It looks like a lot of kale, but it withers down. Remember: go organic!

 

Take the kale and place it in the baking pan, tossing it around in the sauce. The sauce is hot, so the kale will start to wither and meld into the sauce in about a minute.

 

The kale’s withered down, and the chicken goes back in.

 

Now return the chicken drumsticks back to the baking pan, nestling them in the sauce again. Return the pan to the oven and bake for another 15 minutes. Turn the oven off and let the pan rest in the oven until you’re ready to serve.

 

Turn the oven off, but keep the door closed to keep the chicken warm.

 

Where’s that bread?…

 

 

It’s Fat Tuesday! Laissez les bon temps roulez!

I lived in Mobile, Alabama back in the late 80’s, and if you asked the locals, they’d quickly tell you that Mardi Gras originated in Mobile, not New Orleans.

Joe Caine paraded through the streets of Mobile dressed in a Native American costume in 1868, and is credited for our current way of observing the Mardi Gras celebration. Of course, it’s hard not to think of New Orleans when you hear the phrase “Mardi Gras,” and I spent many a weekend on the streets and bars of the Crescent City back in the day.

It was then that I fell in love with Cajun food, and needed to learn how to cook it myself. I bought cookbooks by two of the greats: Justin Wilson and Paul Prudhomme. I learned about layers of seasoning, and often I’d use those ideas in my own dishes.

When I moved to Rhode Island in 1990, I had yearly Mardi Gras parties at my house, and I cooked massive batches of these Cajun chicken breasts, using a spice mix I learned from my cooking experiments. They’re so good, my daughter asks for them all the time.

Double-dipping in the seasoned flour is a messy step, but it makes them extra crunchy and flavorful.

 

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1 cup all-purpose flour
1 tablespoon salt
1 1/2 teaspoons sweet paprika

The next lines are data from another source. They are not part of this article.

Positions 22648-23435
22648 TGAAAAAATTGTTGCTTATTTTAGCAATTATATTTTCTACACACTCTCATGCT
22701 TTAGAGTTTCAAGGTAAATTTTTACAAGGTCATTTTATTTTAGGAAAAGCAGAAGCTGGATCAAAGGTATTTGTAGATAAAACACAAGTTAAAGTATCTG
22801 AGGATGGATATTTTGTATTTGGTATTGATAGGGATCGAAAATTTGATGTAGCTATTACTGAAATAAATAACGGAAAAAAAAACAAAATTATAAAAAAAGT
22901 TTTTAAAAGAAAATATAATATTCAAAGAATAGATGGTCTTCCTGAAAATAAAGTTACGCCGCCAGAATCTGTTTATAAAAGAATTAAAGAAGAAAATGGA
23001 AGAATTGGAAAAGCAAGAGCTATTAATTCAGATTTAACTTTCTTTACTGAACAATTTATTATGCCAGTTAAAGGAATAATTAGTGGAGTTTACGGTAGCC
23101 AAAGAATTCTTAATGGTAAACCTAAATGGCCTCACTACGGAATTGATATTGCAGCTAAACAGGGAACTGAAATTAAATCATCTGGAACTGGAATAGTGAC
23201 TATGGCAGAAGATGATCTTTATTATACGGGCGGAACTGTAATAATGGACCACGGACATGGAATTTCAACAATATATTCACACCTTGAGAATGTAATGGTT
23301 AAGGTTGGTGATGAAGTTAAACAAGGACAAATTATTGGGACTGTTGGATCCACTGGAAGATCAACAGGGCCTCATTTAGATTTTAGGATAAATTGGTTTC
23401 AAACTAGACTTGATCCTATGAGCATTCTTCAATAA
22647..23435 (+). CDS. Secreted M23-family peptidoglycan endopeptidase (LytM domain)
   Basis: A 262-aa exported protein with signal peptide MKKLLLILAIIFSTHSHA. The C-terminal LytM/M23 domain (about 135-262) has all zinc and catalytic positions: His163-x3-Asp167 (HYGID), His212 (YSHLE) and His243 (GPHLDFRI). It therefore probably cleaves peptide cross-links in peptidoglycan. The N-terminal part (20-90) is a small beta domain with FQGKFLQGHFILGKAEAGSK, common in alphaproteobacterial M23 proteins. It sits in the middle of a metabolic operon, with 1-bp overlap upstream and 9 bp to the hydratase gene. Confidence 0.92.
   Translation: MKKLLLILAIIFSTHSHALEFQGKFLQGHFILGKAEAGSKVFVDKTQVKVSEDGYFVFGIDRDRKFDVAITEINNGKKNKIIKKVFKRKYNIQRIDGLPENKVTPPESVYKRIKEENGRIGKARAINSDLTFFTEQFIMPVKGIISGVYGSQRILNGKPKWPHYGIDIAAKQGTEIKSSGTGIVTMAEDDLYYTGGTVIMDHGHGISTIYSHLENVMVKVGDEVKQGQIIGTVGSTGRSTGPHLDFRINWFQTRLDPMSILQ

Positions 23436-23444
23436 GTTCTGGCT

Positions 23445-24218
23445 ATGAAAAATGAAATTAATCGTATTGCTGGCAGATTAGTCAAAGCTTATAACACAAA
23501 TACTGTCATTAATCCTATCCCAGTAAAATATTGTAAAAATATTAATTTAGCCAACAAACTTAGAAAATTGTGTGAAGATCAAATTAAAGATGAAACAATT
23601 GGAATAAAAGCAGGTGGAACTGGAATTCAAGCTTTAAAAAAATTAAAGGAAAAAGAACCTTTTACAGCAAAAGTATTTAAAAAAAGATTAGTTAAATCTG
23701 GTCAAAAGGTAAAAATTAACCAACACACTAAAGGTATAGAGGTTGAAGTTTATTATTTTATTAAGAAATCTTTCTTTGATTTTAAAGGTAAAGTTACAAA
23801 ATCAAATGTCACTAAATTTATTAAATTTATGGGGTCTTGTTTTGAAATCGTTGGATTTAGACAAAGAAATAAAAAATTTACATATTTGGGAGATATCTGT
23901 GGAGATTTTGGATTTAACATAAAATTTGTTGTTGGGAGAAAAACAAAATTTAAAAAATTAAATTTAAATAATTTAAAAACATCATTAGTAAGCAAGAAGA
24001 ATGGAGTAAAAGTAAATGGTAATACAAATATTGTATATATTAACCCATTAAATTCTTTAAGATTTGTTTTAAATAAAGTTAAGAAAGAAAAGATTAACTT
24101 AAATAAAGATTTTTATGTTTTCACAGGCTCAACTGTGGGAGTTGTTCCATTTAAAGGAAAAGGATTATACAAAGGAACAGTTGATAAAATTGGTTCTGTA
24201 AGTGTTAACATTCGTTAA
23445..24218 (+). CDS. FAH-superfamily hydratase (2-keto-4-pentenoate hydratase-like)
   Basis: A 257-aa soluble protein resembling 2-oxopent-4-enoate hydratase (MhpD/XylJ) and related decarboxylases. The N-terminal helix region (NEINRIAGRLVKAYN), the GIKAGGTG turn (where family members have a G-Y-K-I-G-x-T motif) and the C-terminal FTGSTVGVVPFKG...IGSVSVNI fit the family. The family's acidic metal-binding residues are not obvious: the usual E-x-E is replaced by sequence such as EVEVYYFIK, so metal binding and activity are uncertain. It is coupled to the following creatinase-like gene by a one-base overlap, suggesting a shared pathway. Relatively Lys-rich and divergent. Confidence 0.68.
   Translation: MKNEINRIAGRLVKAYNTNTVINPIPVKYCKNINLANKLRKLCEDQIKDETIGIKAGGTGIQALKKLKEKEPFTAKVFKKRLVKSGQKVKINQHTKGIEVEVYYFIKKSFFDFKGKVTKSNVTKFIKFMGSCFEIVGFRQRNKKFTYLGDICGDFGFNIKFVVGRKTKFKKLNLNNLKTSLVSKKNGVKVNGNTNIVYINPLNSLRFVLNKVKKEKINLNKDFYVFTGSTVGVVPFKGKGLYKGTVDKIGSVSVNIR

1 teaspoon granulated onion
1 teaspoon granulated garlic
1 teaspoon basil
1/4 teaspoon white pepper
1/4 teaspoon cayenne pepper
1/2 teaspoon black pepper
1/2 teaspoon dried thyme
1/2 teaspoon gumbo file (file powder), optional
2 pounds boneless, skinless chicken tenders or breasts
4 eggs
oil for frying (I like using avocado oil and some pork fat for flavor)

 

Cut the chicken breasts into manageable pieces. If they’re thick, slice them horizontally to make two thinner breasts. A thick piece of chicken won’t cook all the way through.

Combine the flour, salt, paprika, onion, garlic, basil, white pepper, cayenne, black pepper, thyme and gumbo file in a bowl. Mix well.

I like to separate the 4 eggs, placing 2 eggs in 2 separate bowls. This keeps the first bowl “clean” and not gummed up with flour. You’ll see what I mean once you start, because it’s a bit messy. So, crack 2 eggs in the first bowl and the other 2 eggs in the second bowl. Scramble them up and put the bowls on either side of the seasoned flour bowl.

Pre-heat a pan of oil or a fryer to 350 degrees.

Dip the chicken in the first egg bowl and then the seasoned flour mixture. Shake off the excess flour and dip the chicken in the second egg bowl, making sure the flour is covered by egg. Then dip the chicken back into the flour for a second coat. Carefully place the chicken in the pan. Fry the chicken until it’s cooked all the way through and golden brown. Drain on paper towels.

 

Nothing like a hot, fresh batch!

 

If you need to feed a crowd, just double or triple the recipe. I used to make a 10x batch for my Mardi Gras parties!